I've always been deeply fascinated by history, so I was full of high hopes when I downloaded Ancient Greece by Thomas R Martin as an audiobook as part of my Audible subscription. I'd say that this is most certainly more geared towards an academic overview of the different Grecian eras, from the prehistoric all the way through to Alexander's conquests, and gives a solid overview of Greece's political structures, the civilisation's social organisation, as well as arts and culture.


There was going to be a but.

I am no great fan of the narrator, and the audio quality leaves much to be desired. Firstly, John Lescault's reading is dull and lifeless, and renders what might be quite fascinating text into a dull, monotonous drone. Not only that, but it's obvious where content has been spliced in – there are clear shifts in clarity/volume that jolted me out of the listening experience. I mean, it was not a complete deal breaker, but considering that I listen to many audiobooks, I've gained an ear for this sort of thing enough so that it annoys me. Not a fan of this narrator, and I'll probably think twice before picking up anything else he reads.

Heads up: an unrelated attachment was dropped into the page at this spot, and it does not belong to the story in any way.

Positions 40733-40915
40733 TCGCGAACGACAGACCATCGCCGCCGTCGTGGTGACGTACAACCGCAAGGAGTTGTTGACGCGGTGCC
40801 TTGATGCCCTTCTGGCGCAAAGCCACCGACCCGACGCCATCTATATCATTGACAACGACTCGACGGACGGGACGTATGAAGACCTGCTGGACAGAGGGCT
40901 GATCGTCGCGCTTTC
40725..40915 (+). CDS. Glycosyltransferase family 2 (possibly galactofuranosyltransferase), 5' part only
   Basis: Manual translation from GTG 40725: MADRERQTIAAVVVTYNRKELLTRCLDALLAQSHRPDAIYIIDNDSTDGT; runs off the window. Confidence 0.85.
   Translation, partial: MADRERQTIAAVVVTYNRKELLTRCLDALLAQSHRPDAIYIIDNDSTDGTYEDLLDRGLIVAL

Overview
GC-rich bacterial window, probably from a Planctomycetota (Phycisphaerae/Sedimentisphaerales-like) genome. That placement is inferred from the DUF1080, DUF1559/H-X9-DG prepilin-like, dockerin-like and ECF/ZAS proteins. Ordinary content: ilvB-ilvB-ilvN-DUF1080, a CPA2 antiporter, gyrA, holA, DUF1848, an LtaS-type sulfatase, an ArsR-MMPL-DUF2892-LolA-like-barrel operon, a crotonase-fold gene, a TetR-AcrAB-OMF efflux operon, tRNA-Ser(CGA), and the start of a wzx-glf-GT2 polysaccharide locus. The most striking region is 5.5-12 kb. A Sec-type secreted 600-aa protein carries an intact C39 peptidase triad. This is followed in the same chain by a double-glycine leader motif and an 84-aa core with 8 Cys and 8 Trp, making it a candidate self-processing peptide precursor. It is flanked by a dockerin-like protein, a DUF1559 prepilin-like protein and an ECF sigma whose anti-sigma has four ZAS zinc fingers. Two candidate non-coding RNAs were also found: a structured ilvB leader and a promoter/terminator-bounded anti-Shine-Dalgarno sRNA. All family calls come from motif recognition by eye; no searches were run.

But onto what makes this work good – if you're looking for a refresher or introduction into Greek history, then this will give you a great bird's eye view, especially in terms of getting a handle on the Minoan and Mycenaean cultures that played such a large part in the establishment of the Classical and Hellenistic periods. One thing that I do carry away from this is how Greek culture as a whole played such an important part in shaping even modern Western civilisation in how its philosophy, art, architecture, and literature had such a influence handed down through the years.